Belden Burt came to California from Orange County, New York, as a 49er, seeking wealth in the goldfields of Placer County. After one season, he left the prospector’s life and became a merchant, first in Sacramento, then adding operations in Placer, Nevada, and Napa Counties.
In 1875, Burt came south, choosing Riverside for his new home. He and his brother, Benjamin Franklin Burt, set up B. D. Burt & Brother, building the first brick building in the city at the corner of Main Street and University Avenue.
Highly respected as a businessman, Burt was president of the group that convened on May 12, 1883, to begin the process of Riverside’s incorporation as a city. One of the issues of that led to the proposal to incorporate was the request to the board of supervisors for an increase in water rates by the Riverside Land and Irrigating Company, led by S. C. Evans. Evans insisted that the fees paid for water failed to support the costs of the water system, though the water system itself made it possible for his development company to pursue land sales. City and county government had been made responsible for setting utility rates in California in a constitutional convention in California in 1879 and the supervisors turned down Evans’s application. Evans decided to bide his time, convinced that he would be able to prevail in a court action that would allow him to recover his costs plus a return on his investment in the canal system. Landowners using irrigation water were determined to have control of the water supply and rates in the future and they saw incorporation as a city as their way to ensure it.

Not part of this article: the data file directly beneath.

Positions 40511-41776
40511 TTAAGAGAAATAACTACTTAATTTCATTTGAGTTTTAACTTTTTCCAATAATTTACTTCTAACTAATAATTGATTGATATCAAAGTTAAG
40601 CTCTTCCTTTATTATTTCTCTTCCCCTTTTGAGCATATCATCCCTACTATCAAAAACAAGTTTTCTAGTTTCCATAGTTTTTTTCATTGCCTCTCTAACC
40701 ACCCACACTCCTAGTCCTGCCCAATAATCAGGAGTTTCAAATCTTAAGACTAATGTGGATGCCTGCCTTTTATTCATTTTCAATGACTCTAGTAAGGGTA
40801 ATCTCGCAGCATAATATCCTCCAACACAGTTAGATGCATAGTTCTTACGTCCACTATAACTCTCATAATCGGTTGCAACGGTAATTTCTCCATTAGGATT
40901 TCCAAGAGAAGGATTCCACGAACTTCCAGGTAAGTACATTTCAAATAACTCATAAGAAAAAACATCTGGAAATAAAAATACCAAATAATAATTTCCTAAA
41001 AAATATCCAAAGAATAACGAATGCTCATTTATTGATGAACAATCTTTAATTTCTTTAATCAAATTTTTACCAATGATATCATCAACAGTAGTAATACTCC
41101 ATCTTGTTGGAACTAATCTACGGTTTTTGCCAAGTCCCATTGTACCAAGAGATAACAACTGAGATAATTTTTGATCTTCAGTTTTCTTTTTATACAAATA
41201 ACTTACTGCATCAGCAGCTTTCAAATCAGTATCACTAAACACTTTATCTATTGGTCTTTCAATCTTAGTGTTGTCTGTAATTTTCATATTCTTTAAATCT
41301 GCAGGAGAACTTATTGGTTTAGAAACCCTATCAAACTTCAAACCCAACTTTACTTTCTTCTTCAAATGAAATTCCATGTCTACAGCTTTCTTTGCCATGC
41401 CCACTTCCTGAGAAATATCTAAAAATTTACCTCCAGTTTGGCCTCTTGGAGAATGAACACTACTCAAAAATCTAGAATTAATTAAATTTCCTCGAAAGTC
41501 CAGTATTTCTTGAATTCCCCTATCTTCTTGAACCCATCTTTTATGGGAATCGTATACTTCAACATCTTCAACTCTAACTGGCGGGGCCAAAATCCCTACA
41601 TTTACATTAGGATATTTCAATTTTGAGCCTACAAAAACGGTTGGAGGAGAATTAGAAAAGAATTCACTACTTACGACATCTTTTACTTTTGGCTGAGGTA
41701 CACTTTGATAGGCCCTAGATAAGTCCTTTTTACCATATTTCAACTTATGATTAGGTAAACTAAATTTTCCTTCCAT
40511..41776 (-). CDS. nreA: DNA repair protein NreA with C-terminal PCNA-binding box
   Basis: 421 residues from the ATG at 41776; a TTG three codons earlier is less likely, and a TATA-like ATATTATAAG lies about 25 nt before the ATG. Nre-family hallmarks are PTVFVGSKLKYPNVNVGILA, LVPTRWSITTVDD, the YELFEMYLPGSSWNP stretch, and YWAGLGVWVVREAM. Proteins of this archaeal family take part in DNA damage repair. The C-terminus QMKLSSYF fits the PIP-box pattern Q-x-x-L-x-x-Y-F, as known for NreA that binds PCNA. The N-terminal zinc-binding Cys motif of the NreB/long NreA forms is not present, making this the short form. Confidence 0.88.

Burt was in the unusual position of being both a leader of the movement for incorporation and a vice president of Riverside Land and Irrigating Company.
The incorporation committee decided to include all of the area served by the local irrigation canals, a total of 57 square miles. This boundary meant that property owners would gain authority for setting water rates for their own property within the town boundary. The election, held September 25, 1883, passed 228 to 147. B.D. Burt was elected city treasurer in the same election. Benjamin B. Handy, also at Evergreen, was elected a trustee at the same time.
The Riverside Land and Irrigating Company instituted a lawsuit to compel the city to raise water rates and relations between Evans and the city were acrimonious until the water users bought out the company in 1885.